"STOKE-UPON-TRENT, as its name implies, is pleasantly situated upon that river, in an extensive and populous parish, to which it gives name, about one mile and a half east of Newcastle, upon the sides of the Grand Trunk canal. The town contains many handsome houses, wharfs, warehouses and earthenware manufactories, and is deemed the parish town of the potteries. 

The church, which is and ancient building of stone, will be taken down when the new edifice, which is erecting under the auspices of the parliamentary commissioners, shall be perfected. The church contains a handsome monument to the memory of the late Josiah Wedgwood who was interred here in 1795. In 1815 a very handsomer and commodious national school, for the education of five hundred children was erected at this place, at the cost of nearly £1,000, chiefly raised by subscription. Here are also two meeting houses for dissenters. 

The first steam engine for grinding burned flint for the use of the potters was established here.

About mid-way between Stoke and Newcastle is 'Cliffe vill' the seat of John Tomlinson, Esq; and at Penkhull is 'the Mount,' the seat of Josiah Spode, Esq.

The market is Saturday and a wake is held the first Sunday in August annually. 

The whole parish of Stoke, by the returns for 1821, contained 29,223 inhabitants; and the parish, exclusive of its several extensive dependencies, 3,969 of that number."

Pigot & Co's 1828/9 Directory of Staffordshire


Stoke in 1907 (3 years before federation) 

"Though its population does not exceed 35,000, Stoke-on-Trent is known by name all over the world, and it is a town of -considerable importance in the Potteries. It owes its wide reputation principally to- the fact that some of the finest pottery obtainable is made within its borders.

Its local importance is due to many circumstances. It is the railway centre of the whole North Staffordshire district. The N.S. Railway Company have here their headquarters, and while all local trains radiate from Stoke, the London and North Western expresses from London to Manchester call at its busy station. Then it is also the centre of the extensive postal district of Stoke-on-Trent. It gives its name to the Parliamentary borough which also embraces Longton and Fenton; and to the Poor Law Union in which Hanley and the two towns already mentioned are comprised; while organisations covering the whole of North Staffordshire, such as the Chamber of  Commerce, the Institute of Mining and Mechanical Engineers, &c, generally meet at the N.S. Hotel, which is probably the principal hotel in the Potteries.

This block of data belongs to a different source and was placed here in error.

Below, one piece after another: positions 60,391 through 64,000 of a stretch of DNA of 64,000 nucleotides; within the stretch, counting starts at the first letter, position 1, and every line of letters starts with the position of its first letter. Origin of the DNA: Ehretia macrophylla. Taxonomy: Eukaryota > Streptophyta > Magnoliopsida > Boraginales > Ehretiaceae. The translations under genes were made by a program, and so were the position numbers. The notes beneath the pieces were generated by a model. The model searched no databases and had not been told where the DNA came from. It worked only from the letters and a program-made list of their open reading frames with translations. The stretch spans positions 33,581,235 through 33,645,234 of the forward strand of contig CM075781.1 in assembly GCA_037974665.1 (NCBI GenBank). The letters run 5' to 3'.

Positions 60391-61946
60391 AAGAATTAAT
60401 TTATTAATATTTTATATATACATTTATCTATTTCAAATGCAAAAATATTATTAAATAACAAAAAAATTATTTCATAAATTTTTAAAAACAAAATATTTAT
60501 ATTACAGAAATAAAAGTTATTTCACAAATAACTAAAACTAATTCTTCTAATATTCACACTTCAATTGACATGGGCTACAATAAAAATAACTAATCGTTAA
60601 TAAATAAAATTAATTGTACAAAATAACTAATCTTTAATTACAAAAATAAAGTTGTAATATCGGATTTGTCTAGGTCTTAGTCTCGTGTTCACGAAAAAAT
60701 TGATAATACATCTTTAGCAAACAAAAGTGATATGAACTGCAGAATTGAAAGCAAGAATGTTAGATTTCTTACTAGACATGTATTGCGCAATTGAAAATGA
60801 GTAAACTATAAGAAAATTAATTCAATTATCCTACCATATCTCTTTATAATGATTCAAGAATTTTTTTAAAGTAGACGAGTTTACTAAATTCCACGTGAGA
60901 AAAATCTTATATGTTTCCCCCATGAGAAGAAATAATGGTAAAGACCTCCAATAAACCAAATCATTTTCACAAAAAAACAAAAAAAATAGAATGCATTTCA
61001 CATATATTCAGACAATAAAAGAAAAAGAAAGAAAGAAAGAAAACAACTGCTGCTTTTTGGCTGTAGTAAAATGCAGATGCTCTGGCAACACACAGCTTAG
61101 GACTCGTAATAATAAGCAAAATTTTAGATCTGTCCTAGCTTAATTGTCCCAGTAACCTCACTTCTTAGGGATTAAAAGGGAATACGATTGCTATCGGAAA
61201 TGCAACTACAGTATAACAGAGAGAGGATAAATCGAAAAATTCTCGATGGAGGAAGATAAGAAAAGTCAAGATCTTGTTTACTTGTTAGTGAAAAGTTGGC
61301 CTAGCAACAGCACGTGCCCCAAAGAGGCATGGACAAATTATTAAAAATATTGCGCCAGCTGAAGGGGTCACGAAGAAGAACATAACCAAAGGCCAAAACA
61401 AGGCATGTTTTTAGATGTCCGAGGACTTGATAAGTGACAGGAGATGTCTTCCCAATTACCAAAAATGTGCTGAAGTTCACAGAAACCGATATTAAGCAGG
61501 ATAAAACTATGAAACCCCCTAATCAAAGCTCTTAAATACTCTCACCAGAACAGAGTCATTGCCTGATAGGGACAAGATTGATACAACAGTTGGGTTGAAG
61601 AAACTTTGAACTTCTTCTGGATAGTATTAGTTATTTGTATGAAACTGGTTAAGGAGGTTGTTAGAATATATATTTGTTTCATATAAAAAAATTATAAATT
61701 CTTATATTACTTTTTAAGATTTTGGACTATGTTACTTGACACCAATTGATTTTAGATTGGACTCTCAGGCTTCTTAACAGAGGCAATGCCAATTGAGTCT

Again, Stoke is a place of prominence in connection with ecclesiastical matters, and in this respect has an interesting history. It formed the centre of a huge parish which embraced practically all North Staffordshire and out of which a very large number of parishes have been created. The parish church is an imposing building standing in a spacious churchyard (which is no longer used for burials, and forms a valuable open space). It was erected in the reign of Geo. IV. at an expense of £14,000. Contributions to this large sum were received from all classes, from the Sovereign down to the workingman. The living is a rectory, and has been held by some noble churchmen, to whom Preb. H. V. Stuart, the present holder, is a worthy successor.

The business part of Stoke is very compact, but can only be reached from the Railway Station by rather circuitous routes. There is direct tramway communication from this part of the borough with Hanley in one direction; Fenton and Longton in another; Newcastle in another; and Trentham in another. At the spot where these lines meet – Campbell Place - there is a statue of Colin Minton Campbell, who was a honoured citizen of Stoke; and the town possesses two other monuments - a statue in the Station Square of Josiah Wedgwood, the great potter, whose remains are buried in Stoke Churchyard; and a monument on the canal side down London Road to the memory of a tramway employee who lost his life in attempting to rescue a child from drowning.

Stoke has pleasant suburbs. Hartshill, Basford and Penkhull (all within the borough) have lofty situations and are residential districts; Oakhill is rapidly assuming the same character. At Hartshill the N.S. Infirmary and The Mount Blind and Deaf School are located.

Amongst the possessions of the Corporation are an excellent Town Hall, where the municipal business is conducted; several elementary schools, a Science and Art Institute, and education offices; a Free Library and Museum; Public Baths; a couple of Recreation Grounds (not yet laid out); a beautiful Cemetery; remunerative Markets (where business is principally done on Saturdays); valuable Gas Works; and an Electrical Undertaking which is worked in conjunction with a Refuse Destructor and promises to become a very valuable property.

Stoke is the sports centre of the Potteries. It runs a, First League football team; the Staffordshire County Cricket ground is to all intents and purposes within the borough; while the principal athletic organisation of the district – the Victoria Athletic Club - holds its meetings at Stoke. The Hippodrome is a pretty and cosy music-hall. Captain Goss commands the Stoke Volunteers."


1907 Staffordshire Sentinel 'Business Reference Guide to The Potteries, Newcastle & District'